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Not only smell: an uncommon side effect of the coronavirus

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Jiya Saini
Jiya Saini is a Journalist and Writer at Revyuh.com. She has been working with us since January 2018. After studying at Jamia Millia University, she is fascinated by smart lifestyle and smart living. She covers technology, games, sports and smart living, as well as good experience in press relations. She is also a freelance trainer for macOS and iOS, and In the past, she has worked with various online news magazines in India and Singapore. Email: jiya (at) revyuh (dot) com

In October 2020, the medical journal ‘BMJ Case Reports’ published a case study of a 45-year-old British man who developed tinnitus (ringing) and sudden hearing loss in one ear after becoming seriously ill from covid-19. His hearing partially recovered after receiving steroid treatment.

It is an uncommon side effect of the coronavirus, but the authors of this work consider it important to know about it because early treatment with the aforementioned drugs can reverse this disabling condition.

ENT doctors frequently see cases of sudden hearing loss, with about 5 to 160 cases per 100,000 people each year. The causes are not clear, but they can appear after a viral infection, such as the flu, herpes, or cytomegalovirus.

Not enough data

Despite the large number of published research on sudden hearing loss, only a few associated with covid-19 have been reported, and none more in the UK, so far.

We know that the disease has been linked to many long-term complications, including heart, lung, and neurological disorders. However, an emerging area of research is whether hearing loss and tinnitus may be the result of coronavirus infection, either as a symptom or as complication days or weeks later.

In fact, “it is common for some hearing-related symptoms to present with any upper respiratory tract viral infection,” says Dr. Elias Michaelides, co-director of the Hearing Implants Program and medical director of Audiology and Otolaryngology at Rush University, Chicago.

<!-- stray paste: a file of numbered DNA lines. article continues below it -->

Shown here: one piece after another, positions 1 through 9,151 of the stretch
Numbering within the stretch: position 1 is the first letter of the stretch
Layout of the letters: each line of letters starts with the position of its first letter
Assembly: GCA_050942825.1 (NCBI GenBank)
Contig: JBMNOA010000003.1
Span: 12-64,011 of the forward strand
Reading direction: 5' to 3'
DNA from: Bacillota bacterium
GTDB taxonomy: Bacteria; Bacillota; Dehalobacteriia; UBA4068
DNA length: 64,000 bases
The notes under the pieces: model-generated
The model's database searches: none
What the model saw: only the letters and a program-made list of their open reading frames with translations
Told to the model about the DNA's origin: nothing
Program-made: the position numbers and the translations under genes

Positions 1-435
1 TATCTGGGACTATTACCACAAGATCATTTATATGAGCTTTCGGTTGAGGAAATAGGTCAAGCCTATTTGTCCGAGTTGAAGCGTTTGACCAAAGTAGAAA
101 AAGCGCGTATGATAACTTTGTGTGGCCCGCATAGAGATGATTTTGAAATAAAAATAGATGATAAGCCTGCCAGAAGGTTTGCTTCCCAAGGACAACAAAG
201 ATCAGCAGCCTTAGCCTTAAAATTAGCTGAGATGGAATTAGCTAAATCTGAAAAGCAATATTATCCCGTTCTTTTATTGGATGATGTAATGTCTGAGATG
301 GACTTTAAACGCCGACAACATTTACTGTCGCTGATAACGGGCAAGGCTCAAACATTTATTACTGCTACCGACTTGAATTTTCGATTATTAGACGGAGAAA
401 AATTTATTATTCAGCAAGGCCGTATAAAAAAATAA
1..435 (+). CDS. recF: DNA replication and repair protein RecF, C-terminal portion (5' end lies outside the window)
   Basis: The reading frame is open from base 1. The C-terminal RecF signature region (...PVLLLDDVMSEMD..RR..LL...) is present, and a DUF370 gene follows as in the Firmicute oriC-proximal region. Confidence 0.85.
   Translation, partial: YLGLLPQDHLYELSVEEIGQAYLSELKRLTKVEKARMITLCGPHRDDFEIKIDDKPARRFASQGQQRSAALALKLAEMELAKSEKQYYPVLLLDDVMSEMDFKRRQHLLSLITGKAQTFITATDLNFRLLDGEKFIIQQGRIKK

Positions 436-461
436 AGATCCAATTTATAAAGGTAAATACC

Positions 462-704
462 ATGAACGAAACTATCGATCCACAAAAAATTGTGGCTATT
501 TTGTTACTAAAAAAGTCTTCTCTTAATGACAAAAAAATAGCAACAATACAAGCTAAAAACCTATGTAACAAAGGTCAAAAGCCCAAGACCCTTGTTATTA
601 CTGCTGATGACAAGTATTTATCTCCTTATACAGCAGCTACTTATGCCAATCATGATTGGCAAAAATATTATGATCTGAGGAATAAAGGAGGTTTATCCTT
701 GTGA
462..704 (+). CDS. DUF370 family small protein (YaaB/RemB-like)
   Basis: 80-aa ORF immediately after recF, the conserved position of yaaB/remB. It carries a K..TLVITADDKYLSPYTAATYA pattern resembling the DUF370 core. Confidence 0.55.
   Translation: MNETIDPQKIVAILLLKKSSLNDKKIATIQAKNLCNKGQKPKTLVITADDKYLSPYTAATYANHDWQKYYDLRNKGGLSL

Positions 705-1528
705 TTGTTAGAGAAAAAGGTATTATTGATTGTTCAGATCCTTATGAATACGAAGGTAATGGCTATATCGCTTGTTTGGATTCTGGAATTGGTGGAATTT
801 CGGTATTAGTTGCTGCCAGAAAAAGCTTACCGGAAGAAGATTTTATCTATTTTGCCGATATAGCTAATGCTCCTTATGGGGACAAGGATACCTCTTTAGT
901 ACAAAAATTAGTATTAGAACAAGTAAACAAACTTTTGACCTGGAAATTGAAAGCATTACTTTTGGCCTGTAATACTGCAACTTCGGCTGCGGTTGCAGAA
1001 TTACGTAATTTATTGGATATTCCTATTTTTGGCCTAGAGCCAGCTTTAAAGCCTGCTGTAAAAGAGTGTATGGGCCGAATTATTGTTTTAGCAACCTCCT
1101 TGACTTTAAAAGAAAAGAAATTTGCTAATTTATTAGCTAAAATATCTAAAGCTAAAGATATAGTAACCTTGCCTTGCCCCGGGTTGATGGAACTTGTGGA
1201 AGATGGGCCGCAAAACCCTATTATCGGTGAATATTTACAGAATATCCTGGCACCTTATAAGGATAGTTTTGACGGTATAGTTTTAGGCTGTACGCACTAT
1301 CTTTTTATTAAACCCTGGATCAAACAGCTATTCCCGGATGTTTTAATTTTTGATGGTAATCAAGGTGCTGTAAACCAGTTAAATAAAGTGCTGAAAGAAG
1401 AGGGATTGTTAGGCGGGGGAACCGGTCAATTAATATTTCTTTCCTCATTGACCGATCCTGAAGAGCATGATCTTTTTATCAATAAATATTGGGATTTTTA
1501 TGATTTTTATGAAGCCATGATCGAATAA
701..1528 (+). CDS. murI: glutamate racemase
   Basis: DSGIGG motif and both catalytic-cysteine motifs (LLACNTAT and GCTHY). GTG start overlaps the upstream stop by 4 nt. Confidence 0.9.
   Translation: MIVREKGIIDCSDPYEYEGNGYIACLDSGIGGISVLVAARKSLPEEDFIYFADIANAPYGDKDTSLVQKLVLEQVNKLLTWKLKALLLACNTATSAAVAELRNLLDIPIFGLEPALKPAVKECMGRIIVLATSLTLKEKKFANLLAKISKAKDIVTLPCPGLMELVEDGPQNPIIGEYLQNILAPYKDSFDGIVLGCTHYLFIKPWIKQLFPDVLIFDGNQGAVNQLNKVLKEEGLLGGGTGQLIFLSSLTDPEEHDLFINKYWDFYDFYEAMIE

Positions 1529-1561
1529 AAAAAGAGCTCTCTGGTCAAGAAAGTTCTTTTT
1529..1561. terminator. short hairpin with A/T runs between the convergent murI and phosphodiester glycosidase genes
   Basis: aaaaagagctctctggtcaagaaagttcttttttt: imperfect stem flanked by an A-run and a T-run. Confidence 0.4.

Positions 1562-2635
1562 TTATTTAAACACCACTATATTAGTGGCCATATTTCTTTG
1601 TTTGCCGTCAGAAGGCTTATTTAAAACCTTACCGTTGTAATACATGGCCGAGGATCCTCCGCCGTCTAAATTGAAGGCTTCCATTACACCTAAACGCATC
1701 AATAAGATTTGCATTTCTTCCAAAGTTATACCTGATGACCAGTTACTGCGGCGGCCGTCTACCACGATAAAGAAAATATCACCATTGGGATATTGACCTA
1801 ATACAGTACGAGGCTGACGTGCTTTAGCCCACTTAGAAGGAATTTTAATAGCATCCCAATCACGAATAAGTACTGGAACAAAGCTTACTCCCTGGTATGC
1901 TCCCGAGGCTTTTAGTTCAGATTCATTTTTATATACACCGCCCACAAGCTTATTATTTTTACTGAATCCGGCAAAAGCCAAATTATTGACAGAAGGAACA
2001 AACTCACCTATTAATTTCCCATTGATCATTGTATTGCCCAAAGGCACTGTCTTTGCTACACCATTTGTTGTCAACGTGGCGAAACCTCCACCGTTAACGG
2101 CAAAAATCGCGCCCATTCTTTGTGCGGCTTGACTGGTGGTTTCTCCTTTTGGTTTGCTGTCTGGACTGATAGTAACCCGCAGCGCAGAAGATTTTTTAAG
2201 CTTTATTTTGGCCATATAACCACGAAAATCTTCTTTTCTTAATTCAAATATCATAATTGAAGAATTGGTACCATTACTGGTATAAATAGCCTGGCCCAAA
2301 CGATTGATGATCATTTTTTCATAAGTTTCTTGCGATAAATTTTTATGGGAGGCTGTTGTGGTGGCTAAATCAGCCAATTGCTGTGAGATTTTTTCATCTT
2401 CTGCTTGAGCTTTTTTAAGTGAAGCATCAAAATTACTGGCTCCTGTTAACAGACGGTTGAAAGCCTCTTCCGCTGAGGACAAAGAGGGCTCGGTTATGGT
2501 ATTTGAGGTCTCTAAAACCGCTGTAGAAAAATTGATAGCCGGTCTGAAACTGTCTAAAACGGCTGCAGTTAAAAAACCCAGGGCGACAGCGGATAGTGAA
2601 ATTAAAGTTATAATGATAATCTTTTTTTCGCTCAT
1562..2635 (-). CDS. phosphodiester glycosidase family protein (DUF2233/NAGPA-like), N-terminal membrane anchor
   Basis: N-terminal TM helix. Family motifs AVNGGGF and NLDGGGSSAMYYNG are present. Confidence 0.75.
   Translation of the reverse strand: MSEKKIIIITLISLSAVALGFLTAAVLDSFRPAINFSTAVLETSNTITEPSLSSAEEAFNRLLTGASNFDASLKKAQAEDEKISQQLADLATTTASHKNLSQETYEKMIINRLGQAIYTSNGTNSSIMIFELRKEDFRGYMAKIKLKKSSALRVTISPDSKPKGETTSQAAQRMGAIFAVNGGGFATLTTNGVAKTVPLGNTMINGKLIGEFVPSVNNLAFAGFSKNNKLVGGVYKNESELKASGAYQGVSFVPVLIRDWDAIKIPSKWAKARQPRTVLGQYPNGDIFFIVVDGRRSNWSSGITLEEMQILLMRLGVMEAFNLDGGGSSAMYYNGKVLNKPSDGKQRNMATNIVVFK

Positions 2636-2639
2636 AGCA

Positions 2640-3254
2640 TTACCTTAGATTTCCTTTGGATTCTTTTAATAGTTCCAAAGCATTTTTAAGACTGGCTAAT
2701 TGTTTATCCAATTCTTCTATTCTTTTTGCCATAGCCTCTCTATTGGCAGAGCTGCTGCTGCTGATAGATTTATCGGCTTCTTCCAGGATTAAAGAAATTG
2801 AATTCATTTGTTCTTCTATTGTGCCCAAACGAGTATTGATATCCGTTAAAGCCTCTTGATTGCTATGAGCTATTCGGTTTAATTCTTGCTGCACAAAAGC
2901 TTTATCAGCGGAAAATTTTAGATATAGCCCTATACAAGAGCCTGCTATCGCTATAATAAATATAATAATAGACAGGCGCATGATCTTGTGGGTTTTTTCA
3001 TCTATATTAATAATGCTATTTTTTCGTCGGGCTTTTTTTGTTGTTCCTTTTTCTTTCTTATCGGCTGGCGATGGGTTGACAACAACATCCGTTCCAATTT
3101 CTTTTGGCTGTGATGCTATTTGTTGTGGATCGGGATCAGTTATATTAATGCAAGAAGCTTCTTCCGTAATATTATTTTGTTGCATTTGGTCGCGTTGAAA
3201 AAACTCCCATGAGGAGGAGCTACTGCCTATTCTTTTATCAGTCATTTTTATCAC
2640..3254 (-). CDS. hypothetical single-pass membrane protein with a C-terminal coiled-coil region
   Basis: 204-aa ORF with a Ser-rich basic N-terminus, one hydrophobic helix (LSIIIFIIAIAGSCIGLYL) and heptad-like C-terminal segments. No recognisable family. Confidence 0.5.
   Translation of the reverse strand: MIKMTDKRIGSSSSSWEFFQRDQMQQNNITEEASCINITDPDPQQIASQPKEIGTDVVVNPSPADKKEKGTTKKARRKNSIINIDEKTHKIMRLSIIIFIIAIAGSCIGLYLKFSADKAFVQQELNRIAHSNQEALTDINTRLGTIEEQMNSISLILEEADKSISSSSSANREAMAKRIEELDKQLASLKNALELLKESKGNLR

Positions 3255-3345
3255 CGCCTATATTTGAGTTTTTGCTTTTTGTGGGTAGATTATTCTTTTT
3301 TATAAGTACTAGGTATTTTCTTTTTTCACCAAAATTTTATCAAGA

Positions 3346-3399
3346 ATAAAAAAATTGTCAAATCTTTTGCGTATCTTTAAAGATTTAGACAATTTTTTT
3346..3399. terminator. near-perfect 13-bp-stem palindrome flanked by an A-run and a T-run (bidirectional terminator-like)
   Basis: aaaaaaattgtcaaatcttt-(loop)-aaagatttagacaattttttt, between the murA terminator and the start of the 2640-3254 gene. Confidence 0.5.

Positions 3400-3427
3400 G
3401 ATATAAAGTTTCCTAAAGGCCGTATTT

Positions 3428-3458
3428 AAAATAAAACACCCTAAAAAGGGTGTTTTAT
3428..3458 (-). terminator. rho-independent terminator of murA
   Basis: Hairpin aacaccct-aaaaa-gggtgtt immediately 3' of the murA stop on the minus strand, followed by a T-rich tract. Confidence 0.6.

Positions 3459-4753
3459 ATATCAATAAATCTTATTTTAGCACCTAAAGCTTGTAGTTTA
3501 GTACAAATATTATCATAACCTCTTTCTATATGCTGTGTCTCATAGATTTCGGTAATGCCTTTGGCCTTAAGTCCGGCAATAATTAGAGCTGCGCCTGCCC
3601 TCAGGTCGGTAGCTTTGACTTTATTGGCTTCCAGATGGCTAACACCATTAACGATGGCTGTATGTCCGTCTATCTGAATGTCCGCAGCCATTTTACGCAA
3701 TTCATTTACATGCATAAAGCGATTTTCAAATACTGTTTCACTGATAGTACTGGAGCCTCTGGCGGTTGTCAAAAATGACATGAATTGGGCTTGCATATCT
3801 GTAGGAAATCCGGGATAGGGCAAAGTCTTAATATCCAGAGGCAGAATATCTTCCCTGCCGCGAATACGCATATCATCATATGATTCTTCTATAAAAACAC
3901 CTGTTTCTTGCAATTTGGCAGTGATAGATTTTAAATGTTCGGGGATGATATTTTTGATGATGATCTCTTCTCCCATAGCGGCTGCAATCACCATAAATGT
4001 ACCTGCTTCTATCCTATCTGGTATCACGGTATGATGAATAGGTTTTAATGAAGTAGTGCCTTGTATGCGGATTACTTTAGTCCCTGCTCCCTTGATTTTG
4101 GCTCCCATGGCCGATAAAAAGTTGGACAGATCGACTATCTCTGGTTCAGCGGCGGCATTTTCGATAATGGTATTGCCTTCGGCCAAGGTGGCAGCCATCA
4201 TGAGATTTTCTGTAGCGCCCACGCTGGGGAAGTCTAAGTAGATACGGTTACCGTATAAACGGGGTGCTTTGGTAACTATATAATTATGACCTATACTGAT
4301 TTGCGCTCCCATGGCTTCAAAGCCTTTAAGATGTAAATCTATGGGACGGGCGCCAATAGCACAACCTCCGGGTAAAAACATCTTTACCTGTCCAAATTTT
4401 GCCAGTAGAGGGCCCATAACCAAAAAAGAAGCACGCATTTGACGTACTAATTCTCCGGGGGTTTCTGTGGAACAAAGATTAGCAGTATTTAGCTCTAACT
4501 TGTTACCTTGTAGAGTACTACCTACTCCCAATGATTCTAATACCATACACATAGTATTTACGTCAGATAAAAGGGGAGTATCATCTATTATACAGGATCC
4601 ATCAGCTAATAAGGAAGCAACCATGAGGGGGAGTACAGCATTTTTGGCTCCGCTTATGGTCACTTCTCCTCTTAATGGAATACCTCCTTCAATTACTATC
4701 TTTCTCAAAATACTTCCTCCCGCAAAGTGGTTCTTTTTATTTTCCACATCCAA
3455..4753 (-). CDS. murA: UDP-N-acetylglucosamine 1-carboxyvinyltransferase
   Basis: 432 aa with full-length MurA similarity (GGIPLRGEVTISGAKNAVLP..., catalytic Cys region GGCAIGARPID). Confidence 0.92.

This is because the mucous membranes tend to “get very congested” and as a result, “fluid can sometimes collect behind the eardrums,” he explains. This symptom, however, does not cause permanent damage “and often heals on its own” once the infection has passed.

Infections and hearing

We also know that many different types of viral and bacterial infections can cause sudden hearing loss. But older coronaviruses that triggered epidemics, such as SARS and MERS, did not appear to cause this kind of problem. What, then, about SARS-CoV-2, which is causing a global pandemic?

In a work of ‘Acta Otorhinolaryngologica Italica’ in June 2020, several Iranian patients reported hearing loss in one ear and vertigo. In another study, published in the American Journal of Case Reports, a 67-year-old Egyptian woman with no other coronavirus symptoms developed the same sudden disability and later tested positive for covid.

But beyond these data, science has not collected much research on the matter. What seems to be a bit more common (although still rare) is developing hearing loss or tinnitus as a complication of the infection, which means that it is not part of the onset of symptoms, but rather develops later.

In general, research shows that both problems are not common symptoms of infection; They are also not considered common complications as the disease progresses. However, if you test positive and experience sudden hearing loss, seek immediate medical attention to increase your chances of regaining your hearing.

Autopsy report

Furthermore, autopsy reports, published in JAMA Otolaryngology-Head & Neck Surgery, have detected the virus in the bones of the middle ear. And in this case report, a German man experienced profound acute hearing loss after developing pneumonia from the disease.

Perhaps most illuminating so far are the results of a UK survey, which found that nearly 1 in 10 coronavirus patients self-reported hearing loss or tinnitus 8 weeks later. That was surprising, the authors noted, but they also pointed out that hearing loss and tinnitus might be unrelated or indirectly related (such as a side effect of anti-virus drugs).

In other words, more research is vitally needed on the long-term hearing consequences of the coronavirus.

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